Next day began in Knaresborough with a stroll through the ruined castle on the hilltop high above the River Nidd, before taking the half hour drive to the bustling market town of Thirsk. The main attraction here is 23 Kirkgate, former home and veterinary surgery of Alf White – internationally loved as author James Herriot.
Tour the living room, surgery and kitchen, restored as it would have looked when the White family lived here, and learn about veterinary practice past and present with a range of interactive exhibits and artefacts. But be warned, some of the tools aren’t for those of squeamish disposition. Fans of the TV series can relive their favourite moments in a mock TV studio and watch a film about the real Alf White narrated by actor Christopher Timothy.
Alf always maintained that the best view in England was from the top of nearby Sutton Bank, a steep escarpment on the edge of the Hambleton Hills that acts as gateway to the North York Moors National Park. Pick up a book of circular walks from any local tourist office.
Follow the bottom of the escarpment to the pretty village of Kilburn, tucked beneath the hillside of White Horse Bank. The chalk horse was cut out of the turf in 1857 and forms the backdrop to the Mouseman Visitor Centre where craftsman Robert Thompson established his furniture workshops in the early 20th century; his trademark, a small mouse carved on every individual piece.
This area is dotted with picturesque stone villages. Coxwold with its broad main street; Byland with its ruined abbey, now in the hands of English Heritage; and Ampleforth, home to the famous boys’ boarding school.
Perennially popular with visitors ancient and modern is Helmsley, a delightful small town with a huge market square on the main road between Thirsk and Scarborough. You could happily spend an hour or two browsing the craft shops and market stalls or relaxing in one of its many teashops, but don’t miss the sweeping views from the atmospheric ruins of the 12th century castle nor the monastic splendour of Rievaulx Abbey – both maintained by English Heritage.
Tucked away in the valley of the river Rye, Rievaulx was the first Cistercian Abbey in the north of England and must have been an arresting sight with its white-washed walls standing out against the wooded hillside. Today the tint has long since gone but the grey stone is no less spectacular as you wander the roofless nave and contemplate the men who found peace and prayer in this glorious location.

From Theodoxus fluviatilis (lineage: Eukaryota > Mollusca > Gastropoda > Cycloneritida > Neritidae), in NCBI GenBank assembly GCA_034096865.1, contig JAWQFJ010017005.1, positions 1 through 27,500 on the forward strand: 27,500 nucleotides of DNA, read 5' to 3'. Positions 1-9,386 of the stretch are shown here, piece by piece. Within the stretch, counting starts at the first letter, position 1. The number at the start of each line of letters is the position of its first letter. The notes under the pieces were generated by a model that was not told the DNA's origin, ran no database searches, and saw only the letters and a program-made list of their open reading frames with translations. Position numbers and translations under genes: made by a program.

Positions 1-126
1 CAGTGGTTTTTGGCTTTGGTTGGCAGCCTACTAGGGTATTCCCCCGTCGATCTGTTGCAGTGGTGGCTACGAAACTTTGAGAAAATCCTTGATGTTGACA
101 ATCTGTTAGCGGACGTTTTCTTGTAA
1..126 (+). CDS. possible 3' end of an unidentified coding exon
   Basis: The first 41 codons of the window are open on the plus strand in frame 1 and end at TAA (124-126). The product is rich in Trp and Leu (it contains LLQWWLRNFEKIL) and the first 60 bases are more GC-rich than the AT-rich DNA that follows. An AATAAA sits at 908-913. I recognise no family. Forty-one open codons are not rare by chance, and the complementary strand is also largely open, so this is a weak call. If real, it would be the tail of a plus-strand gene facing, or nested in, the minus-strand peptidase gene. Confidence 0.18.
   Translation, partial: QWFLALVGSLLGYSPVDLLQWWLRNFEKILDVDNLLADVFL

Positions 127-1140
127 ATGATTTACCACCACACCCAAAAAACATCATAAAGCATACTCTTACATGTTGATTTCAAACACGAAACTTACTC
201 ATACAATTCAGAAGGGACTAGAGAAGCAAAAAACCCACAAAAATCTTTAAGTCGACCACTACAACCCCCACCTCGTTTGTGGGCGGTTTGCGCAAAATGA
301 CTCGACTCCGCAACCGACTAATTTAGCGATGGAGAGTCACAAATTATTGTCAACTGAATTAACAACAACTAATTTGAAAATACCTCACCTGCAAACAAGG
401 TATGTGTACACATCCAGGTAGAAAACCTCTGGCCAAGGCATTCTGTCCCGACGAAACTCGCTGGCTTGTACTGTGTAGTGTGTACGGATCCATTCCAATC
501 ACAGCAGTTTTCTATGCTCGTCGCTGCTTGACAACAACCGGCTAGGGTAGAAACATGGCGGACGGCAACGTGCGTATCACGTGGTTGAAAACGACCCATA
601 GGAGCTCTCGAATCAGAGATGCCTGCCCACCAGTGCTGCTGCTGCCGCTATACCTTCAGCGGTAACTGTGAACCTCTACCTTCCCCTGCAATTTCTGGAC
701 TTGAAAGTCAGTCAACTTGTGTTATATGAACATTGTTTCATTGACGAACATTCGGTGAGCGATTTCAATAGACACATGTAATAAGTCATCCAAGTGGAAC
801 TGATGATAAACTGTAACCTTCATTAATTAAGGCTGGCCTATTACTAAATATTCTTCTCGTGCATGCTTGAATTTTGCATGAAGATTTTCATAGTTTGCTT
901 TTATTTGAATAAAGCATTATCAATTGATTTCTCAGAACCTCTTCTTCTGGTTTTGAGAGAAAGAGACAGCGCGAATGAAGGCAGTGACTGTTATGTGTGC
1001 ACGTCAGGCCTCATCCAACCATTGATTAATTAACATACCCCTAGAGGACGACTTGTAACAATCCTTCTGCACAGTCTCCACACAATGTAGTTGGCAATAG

Surrendered to Henry VIII in 1538 during the dissolution of the monasteries, Rievaulx Abbey was rendered unusable so the monks weren’t tempted to return, but today these romantic ruins are as powerful as ever. For a bird’s-eye view, stroll the grassy expanse of Rievaulx Terraces above – National Trust, Easter to October only.
Yorkshire is dotted with ruined abbeys, all spectacular in their own way, but few as internationally famous as Fountains Abbey near Ripon, another easy drive from our base at Rudding Gates. The largest monastic ruin in Britain, the 12th century Cistercian abbey has UNESCO World Heritage Site status and is one of the National Trust’s most visited properties, along with the adjacent Georgian water gardens of Studley Royal.
But there’s still room for all among the vast complex of majestic stonework, breathtaking from any angle and in all weathers, but especially in clear winter sunshine behind a carpet of early snowdrops. Don’t miss the only surviving 12th century Cistercian corn mill or the wonderful animated video The Silent Years about the trials and tribulations of a novice monk who just can’t get things right. Hilarious and instructive in equal measure.
Fountains Abbey lies on the edge of the Yorkshire Dales and we had time to include a scenic circuit through Pateley Bridge and up Nidderdale where early lambs bleated from gentle hillsides bisected by drystone walls. How Stean Gorge is fun for families who can explore the narrow waterway in complete safety, whilst bird watchers will enjoy the walks and viewpoints around Gouthwaite Reservoir.
Stopping off at Masham to visit the workshops of Uredale Glass and browse yet another market, we headed for Ripon to visit a church with a roof for a change. Ripon Cathedral has many claims to fame including an impressive collection of 16th century silverware and the Ripon Jewel, a Saxon roundel thought to have decorated a seventh century Gospel book.
But for me, it was the White Rabbit that clinched it. The father of children’s author Lewis Carroll was a Canon here and young Lewis drew much of his inspiration from the carved beasts on the choir stall seats. Look out for the griffon chasing a rabbit on the end seat and the other small rabbit diving down a hole. Magical stuff.
Heading home through the enchanting village of Ripley, sadly we had no time to visit the castle and deer park, though we did manage to stock up on old-fashioned sweets and a fashionable deli supper at the quaint Ripley Store. Then it was back to Rudding Gates for a last night in our home-that-is-better-than-home to talk girl-talk and decide what to do on our next visit. Perfect end or what?
Where we stayed
Want to know more?
Eating out: The General Tarleton Inn, Ferrensby, tel 01423 340284.